The audience explores an installation co-designed by students following a hybrid in-person/virtual performance at MTC HQ as part of the 2017 partnership. Photo: Jacinta Keefe
The audience explores an installation co-designed by students following a hybrid in-person/virtual performance at MTC HQ as part of the 2017 partnership. Photo: Jacinta Keefe
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MTC Education

No boundaries on theatre education

MTC has been joining forces with Virtual School Victoria for several years in order to facilitate drama education of the highest calibre, no matter where a student is located. This work will become even more vital for the Company over the coming months.

By Fiona Gruber

Making theatre has traditionally involved bringing performers, crew and audience together in one place; it’s the same for students of drama, participating in school productions and learning vital lessons in a group environment. But what if you desperately want to be involved in theatre yet have no-one to act or make a play with? What if you can’t physically participate, due to isolation or any number of other reasons?

Reaching students with a passion for performing and stagecraft is not always easy. As well as those who can’t attend a physical school, some attend schools that are too small and understaffed to be able to provide Drama and Theatre Studies courses. This is where Melbourne Theatre Company’s partnership with Virtual School Victoria (VSV) plays a vital role. They’ve been working together since 2017 to bring theatre studies and drama to places and people who are left out of the loop, initially in Year 8, and this year at VCE level as well. This work may end up informing some of the Company’s plans during the COVID-19 shutdown, and beyond.

MTC joins the biggest school in the state

Thornbury-based VSV, formerly known as Distance Education Centre Victoria, is the key provider of distance education statewide; it reaches over 4000 pupils – more than any single school in the state – and offers around 135 courses. VSV enables students to achieve excellence by teaming up with first-class practitioners in a wide range of disciplines in order to deliver the curriculum.

The MTC/VSV partnership in 2017 was supported by Creative Victoria, which funded a pilot scheme for MTC’s involvement in the Year 8 online theatre course. It was a success and VSV has since funded the venture for the past two years. The course has featured high-calibre theatre practitioners as teaching artists, including Emma Valente, co-Artistic Director of award-winning company The Rabble; MTC Literary Associate Jennifer Medway, and set designer Jacob Battista.

‘It’s been a fantastic success and the kids love it, says John Bartley, VSV’s Head of Arts. ‘By having a partnership with a real world-class organisation, we get great expertise and a lot of this is multi-media,’ he adds.

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A student performs alongside their online peers as part of the 2018 partnership. Photo: Jacinta Keefe

Hi-tech VCE boost

Last year the collaboration stepped up to a new phase. In February 2019, State Education Minister James Merlino launched the VCE Collaboration Fund, a $1.2 million investment that is part of a far bigger $22.6 million boost for the range and quality of VCE courses in regional and rural Victoria. VSV plays a vital role in this promise; by 2021 it is committed to delivering every VCE subject, including Drama and Theatre Studies, and its collaboration with MTC is about to get more high-tech and interactive.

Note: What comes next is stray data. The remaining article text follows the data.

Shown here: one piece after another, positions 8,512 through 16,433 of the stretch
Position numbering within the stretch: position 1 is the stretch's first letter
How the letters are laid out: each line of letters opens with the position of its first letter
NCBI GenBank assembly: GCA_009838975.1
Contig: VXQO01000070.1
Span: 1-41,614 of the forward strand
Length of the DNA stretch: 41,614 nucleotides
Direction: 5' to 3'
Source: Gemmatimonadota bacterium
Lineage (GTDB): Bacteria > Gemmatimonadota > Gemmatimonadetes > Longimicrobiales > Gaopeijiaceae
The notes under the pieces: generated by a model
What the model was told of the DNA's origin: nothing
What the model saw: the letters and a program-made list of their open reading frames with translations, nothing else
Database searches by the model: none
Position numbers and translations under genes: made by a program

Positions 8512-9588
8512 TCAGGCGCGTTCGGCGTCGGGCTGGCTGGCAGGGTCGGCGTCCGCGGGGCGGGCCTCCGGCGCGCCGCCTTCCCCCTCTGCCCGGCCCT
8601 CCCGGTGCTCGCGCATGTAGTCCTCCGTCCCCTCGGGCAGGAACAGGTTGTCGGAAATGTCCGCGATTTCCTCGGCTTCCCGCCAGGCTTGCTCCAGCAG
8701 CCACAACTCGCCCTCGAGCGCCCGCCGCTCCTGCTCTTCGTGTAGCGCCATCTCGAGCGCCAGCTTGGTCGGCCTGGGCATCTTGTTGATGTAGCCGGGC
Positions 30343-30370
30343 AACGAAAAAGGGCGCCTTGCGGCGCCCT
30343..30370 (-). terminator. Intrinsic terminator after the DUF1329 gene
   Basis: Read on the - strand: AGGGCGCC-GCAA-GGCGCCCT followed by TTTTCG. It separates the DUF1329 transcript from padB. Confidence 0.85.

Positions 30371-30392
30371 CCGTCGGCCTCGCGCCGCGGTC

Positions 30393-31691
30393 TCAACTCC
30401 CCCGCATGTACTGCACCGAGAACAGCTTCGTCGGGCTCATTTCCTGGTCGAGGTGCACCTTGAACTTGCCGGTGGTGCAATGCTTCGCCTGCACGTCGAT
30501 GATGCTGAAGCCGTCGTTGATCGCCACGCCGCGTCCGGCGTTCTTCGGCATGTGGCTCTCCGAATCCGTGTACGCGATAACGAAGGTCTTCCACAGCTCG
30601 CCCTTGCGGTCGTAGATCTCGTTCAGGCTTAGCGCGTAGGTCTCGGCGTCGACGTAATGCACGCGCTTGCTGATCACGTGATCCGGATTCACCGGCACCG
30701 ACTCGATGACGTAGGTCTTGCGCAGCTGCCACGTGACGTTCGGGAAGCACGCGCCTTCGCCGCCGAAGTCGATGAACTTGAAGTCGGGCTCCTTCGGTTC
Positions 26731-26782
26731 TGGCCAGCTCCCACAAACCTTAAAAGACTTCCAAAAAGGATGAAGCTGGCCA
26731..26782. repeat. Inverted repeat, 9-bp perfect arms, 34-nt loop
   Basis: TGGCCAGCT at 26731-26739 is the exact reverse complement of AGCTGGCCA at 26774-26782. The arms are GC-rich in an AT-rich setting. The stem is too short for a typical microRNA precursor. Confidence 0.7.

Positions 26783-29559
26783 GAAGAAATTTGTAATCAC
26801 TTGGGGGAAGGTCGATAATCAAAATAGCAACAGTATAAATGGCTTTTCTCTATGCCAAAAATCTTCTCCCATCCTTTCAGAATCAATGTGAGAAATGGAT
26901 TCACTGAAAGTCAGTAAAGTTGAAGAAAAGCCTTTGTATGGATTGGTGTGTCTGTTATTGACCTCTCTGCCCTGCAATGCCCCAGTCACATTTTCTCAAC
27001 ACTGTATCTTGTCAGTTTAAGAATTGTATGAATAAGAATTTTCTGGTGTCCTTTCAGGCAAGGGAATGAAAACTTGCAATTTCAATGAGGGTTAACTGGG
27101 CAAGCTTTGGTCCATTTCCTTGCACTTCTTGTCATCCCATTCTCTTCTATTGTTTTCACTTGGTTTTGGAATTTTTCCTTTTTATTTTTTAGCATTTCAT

The VCE courses include videos, podcasts, interactive web-based animations and photo essays, and MTC and VSV have developed a virtual tour that shows step-by-step examples of MTC’s HQ where productions are created, as well as backstage. A similar virtual tour of Southbank Theatre is planned for later this year.

 

‘You don’t need the NBN, or a headset; it’s not virtual reality so you can just use your mobile.’ – Jeremy Rice, MTC's Head of Education and Families

 

‘We wanted interactive videos to illustrate key parts of the production process: how to build sets, how to direct, light, design sound. We needed resources that illustrate all this and MTC is creating them for us,’ says Bartley.

And in regard to the virtual tours, because it’s like a video game the format will be familiar to most students, says MTC’s Head of Education and Families Jeremy Rice. ‘It’s an animation anyone can walk through.’ But it’s not at the expensive end of high-tech, he adds. ‘You don’t need the NBN, or a headset; it’s not virtual reality so you can just use your mobile. We have to be conscious that a lot of young people have limited access to technology [of that sort],’ he continues.

Virtually backstage

MTC has teamed up with local company RealTour3D to create these interactive tours: walk-throughs that emulate the popular real-life HQ tours that the Company runs for schools, says Rice. The animation – the result of integrating thousands of images – allows participants to click on buttons for more information and follow links to videos and photo essays.

‘You’ll be backstage, then you’ll be looking at an empty stage and then you’ll go on a tour of the locations in which a theatre production is made,’ explains Rice. ‘We’re looking at different platforms and gaming provides some models.’

For the videos, podcasts and other resources, it is a team effort, utilising cast and crew from various productions. Nick Tranter, MTC’s Learning Manager, is working with VSV to create this special content that meshes with the VSV study design and VCE curriculum. He presents a lot of content via live stream, plus online seminars with playwrights, directors and actors, says Rice.